It has been almost two months since the COVID-19 crisis came to a head in the United States, shutting down all sports leagues currently in play. Since then we’ve heard of a number of scenarios for the return of the NBA, NHL and Major League Baseball, as well as what might happen when the NFL and college football try to start up in the fall. But the question remains: What will the stadiums look like for these sports when fans are allowed to return?
To start, we might have to take a step back and ask this: When will fans be allowed to return to the stadiums? That remains quite the uncertainty.
And as much as teams and leagues would love to have gate receipts to drive revenue, the reality is that opening the stadiums up won’t be up to them, but to their local jurisdictions. Which means that if, say, the NBA decides as a league to welcome fans back, the rules will be different across arenas — perhaps resulting in semi-full buildings for some teams and empty ones for others.
While it seems like we’re still a long way from any medical experts or government entities declaring it’s safe to attend a large-scale sporting event again, teams have begun planning for it. This is evidenced by stories over the last few days detailing the Miami Dolphins’ plan for welcoming fans back to Hard Rock Stadium, and the San Jose Sharks examining how to stage games at SAP Center. No doubt other teams are actively preparing their own plans and protocols as well.
Based on the details being released so far, it sounds like the live sports experience will take on a tenor similar to visiting your grocery store or ordering takeout at a restaurant during the current situation. You could see the following:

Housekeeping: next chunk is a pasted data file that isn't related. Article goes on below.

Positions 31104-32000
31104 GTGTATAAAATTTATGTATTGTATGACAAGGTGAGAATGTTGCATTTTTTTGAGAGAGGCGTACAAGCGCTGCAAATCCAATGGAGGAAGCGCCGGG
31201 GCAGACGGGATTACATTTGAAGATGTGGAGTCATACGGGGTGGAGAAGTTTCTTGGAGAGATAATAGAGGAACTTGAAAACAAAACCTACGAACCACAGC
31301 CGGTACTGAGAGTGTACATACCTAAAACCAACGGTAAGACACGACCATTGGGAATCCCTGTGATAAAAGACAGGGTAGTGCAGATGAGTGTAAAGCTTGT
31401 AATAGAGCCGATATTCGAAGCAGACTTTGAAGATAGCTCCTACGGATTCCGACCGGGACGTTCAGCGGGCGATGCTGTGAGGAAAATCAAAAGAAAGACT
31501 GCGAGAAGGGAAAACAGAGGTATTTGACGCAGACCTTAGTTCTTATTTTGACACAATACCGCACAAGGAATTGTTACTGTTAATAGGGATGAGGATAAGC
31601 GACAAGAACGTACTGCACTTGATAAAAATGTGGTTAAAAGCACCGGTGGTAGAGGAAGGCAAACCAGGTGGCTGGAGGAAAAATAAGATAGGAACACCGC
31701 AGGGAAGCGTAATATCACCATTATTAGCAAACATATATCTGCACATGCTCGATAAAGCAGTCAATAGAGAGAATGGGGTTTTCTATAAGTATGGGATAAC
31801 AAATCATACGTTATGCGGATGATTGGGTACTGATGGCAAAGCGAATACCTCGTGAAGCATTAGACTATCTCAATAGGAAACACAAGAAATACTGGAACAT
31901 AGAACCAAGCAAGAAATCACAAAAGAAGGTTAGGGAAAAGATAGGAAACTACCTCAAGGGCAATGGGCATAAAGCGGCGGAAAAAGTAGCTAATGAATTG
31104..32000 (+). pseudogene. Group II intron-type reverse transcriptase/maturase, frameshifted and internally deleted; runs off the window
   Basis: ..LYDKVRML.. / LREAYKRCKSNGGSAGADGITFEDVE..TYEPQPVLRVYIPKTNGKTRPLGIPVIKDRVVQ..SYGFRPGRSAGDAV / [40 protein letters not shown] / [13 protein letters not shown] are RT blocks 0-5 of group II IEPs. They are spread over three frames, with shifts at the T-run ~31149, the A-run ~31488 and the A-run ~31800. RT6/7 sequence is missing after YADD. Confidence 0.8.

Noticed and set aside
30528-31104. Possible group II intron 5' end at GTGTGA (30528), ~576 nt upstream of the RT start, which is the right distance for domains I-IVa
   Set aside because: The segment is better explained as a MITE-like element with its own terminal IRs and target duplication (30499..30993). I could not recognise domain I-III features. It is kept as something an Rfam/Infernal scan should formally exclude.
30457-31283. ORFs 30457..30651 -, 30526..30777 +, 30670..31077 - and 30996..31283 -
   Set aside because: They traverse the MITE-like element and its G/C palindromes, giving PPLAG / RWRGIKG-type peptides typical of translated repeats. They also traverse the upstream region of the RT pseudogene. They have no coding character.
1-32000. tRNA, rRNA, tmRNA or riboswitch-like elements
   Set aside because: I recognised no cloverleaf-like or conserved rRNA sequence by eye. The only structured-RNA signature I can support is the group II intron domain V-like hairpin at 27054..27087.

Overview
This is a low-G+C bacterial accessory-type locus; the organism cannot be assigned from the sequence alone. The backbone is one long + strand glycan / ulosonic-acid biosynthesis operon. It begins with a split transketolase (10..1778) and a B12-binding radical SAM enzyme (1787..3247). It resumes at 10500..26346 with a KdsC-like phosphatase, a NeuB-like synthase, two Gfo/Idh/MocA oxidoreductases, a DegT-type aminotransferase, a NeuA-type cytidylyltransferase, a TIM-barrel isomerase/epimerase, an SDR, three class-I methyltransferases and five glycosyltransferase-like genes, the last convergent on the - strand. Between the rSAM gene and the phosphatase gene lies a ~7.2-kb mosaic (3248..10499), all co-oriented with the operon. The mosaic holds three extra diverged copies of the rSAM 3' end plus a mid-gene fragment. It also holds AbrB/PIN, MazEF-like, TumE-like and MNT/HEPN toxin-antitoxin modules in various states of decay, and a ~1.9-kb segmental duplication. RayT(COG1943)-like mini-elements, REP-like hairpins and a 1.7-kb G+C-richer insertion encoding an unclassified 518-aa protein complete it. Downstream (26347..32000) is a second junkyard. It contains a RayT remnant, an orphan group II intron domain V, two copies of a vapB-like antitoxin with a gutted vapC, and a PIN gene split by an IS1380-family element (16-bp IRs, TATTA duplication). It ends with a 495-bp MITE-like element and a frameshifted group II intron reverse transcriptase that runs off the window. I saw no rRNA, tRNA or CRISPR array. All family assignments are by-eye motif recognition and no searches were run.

- Staggered entry times so that long queues don’t form at stadium gates
- Markings on the floor to prevent patrons from getting too close to each other in lines
- Drastically reduced capacity (for example, in the Dolphins’ plan, the 65,000-seat Hard Rock Stadium would only accept 15,000 fans)
- Only allowing fans to sit in suites to better encourage social distancing
- Masks being a requirement to enter the arena
- Exit protocols “much like a church environment, where each row exits so people aren’t filig out all at the same time in a herd,” Dolphins CEO Tom Garfinkel said in an interview with “Good Morning America.”
Supposing that stadiums do open up to fans, and that all — or at least most — of those details are put into practice, would fans be OK with attending games (and paying money to do so) under these compromised conditions? Does the ability to watch live sports outweigh the obviously diminished experience that would be offered? And is it worth the risk to be exposed to large crowds if stadiums open up before reliable treatments and/or a vaccine are developed for COVID-19?
Each fan would have to answer that for himself or herself. In my case … I’m just not sure yet.
I like going to games for the roar of the crowd, the camaraderie with fellow fans, the in-game experiences, the freedom of movement. Without those things, how much different would this be from watching the game on TV? It’s really a tough sell, to be honest.
And yet, if we reach the point where we’re even considering the return of fans to stadiums, then I’ll know sports will be close to returning. If you think about where we are at this time, getting to that point will certainly feel like that light at the end of the tunnel is actually within reach. I’ll take any victories we can get right now.
About Edward de la Fuente | Itinerant Fan
I live for sports, and I love to travel. My biggest thrill is combining the two. I’ve been blogging about sports travel for more than a decade, and traveling for sports for twice as long. To find out more, check out our About page.
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